A security researcher has discovered two vulnerabilities in the video calling software update tool Zoom for macOS that allowed root access. After the company patched the vulnerabilities, the man discovered a new vulnerability.
Security researcher Patrick Wardle shared his findings at the DefCon hacker event in Las Vegas. There, he explained how to bypass the signature check of Zoom’s automatic update tool for macOS. Through a first vulnerability, CVE-2022-28751, users only had to change the filename of a file so that it contained the same values as the certificate the update tool was looking for. “You just have to give the software a certain name and you are so past cryptographic control”, suggested the man to Wired.
Wardle had informed Zoom about the vulnerability at the end of 2021 and the fix that the company had released then contained a new vulnerability, according to Wardle. He was able to get Zoom’s updater.app for macOS to accept an older version of the video calling software, so it started distributing that version instead of the most recent version. Malicious parties were suddenly given the opportunity to exploit vulnerabilities in older Zoom software via vulnerability CVE2022-22781. Got, because Zoom has now fixed the two vulnerabilities above via an update.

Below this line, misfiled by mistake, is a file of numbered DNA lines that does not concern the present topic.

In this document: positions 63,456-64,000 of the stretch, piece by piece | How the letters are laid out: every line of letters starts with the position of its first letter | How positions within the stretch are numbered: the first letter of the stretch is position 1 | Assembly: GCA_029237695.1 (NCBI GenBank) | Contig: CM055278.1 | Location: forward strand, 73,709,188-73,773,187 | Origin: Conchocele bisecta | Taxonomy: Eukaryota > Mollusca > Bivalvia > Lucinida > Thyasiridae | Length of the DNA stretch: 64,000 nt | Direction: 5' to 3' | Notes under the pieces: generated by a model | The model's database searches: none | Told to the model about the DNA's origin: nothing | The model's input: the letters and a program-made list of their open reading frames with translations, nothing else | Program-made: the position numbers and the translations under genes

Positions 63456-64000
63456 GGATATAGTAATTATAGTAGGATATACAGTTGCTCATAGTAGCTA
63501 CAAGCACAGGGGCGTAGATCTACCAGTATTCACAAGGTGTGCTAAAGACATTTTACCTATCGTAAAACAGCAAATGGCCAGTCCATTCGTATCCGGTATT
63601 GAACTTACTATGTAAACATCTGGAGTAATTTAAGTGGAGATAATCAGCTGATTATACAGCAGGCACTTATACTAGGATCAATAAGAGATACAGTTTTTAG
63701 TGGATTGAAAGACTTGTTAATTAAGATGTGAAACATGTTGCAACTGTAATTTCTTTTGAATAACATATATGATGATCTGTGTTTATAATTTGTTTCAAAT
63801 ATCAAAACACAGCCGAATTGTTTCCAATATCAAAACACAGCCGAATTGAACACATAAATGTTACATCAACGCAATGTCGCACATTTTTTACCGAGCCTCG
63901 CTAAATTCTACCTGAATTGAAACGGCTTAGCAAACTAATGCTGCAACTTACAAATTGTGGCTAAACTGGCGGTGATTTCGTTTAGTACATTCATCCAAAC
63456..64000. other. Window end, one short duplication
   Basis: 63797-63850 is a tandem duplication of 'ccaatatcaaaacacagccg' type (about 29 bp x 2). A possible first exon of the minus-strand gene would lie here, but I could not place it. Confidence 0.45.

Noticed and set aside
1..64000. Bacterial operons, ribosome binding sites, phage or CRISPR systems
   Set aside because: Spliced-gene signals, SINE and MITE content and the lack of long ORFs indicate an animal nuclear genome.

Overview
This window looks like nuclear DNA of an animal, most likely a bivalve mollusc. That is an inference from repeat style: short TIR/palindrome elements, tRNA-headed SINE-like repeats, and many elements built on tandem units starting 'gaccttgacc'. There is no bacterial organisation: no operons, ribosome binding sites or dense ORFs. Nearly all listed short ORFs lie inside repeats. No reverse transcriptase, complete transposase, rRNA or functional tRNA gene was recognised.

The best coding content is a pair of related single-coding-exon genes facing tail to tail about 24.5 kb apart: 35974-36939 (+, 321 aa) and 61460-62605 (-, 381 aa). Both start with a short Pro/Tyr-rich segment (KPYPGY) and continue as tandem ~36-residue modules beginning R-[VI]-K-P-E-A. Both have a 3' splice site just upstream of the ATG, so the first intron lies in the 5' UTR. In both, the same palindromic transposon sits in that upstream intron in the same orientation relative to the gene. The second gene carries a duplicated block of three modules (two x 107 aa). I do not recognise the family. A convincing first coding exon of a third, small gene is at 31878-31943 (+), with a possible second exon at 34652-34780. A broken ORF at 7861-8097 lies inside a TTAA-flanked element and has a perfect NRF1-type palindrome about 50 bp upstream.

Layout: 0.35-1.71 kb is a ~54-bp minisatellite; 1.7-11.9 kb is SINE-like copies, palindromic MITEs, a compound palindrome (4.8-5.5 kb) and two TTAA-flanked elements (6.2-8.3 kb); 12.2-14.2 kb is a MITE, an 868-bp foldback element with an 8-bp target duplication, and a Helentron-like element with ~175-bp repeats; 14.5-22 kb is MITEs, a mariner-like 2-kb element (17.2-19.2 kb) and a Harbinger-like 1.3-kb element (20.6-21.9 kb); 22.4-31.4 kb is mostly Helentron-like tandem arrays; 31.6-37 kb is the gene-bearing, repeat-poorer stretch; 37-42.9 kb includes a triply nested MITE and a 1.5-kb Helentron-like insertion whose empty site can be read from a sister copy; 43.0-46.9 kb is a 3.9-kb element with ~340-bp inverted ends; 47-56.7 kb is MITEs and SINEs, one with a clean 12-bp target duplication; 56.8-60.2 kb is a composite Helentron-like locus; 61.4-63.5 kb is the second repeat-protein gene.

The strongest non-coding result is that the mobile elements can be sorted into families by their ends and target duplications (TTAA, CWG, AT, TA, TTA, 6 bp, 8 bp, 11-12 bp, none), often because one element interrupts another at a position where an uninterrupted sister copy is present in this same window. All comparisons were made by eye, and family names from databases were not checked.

But Wardle also found a vulnerability there, CVE-2022-28756. According to the man, it is currently possible to make changes to the package after the verification of a software package by the Zoom installer. The software package retains its read-write permissions in macOS and can still be modified between the cryptographic check and the installation. Zoom, meanwhile, responded to Wardle’s new revelations. The company says it is working on a solution.
Zoom on macOS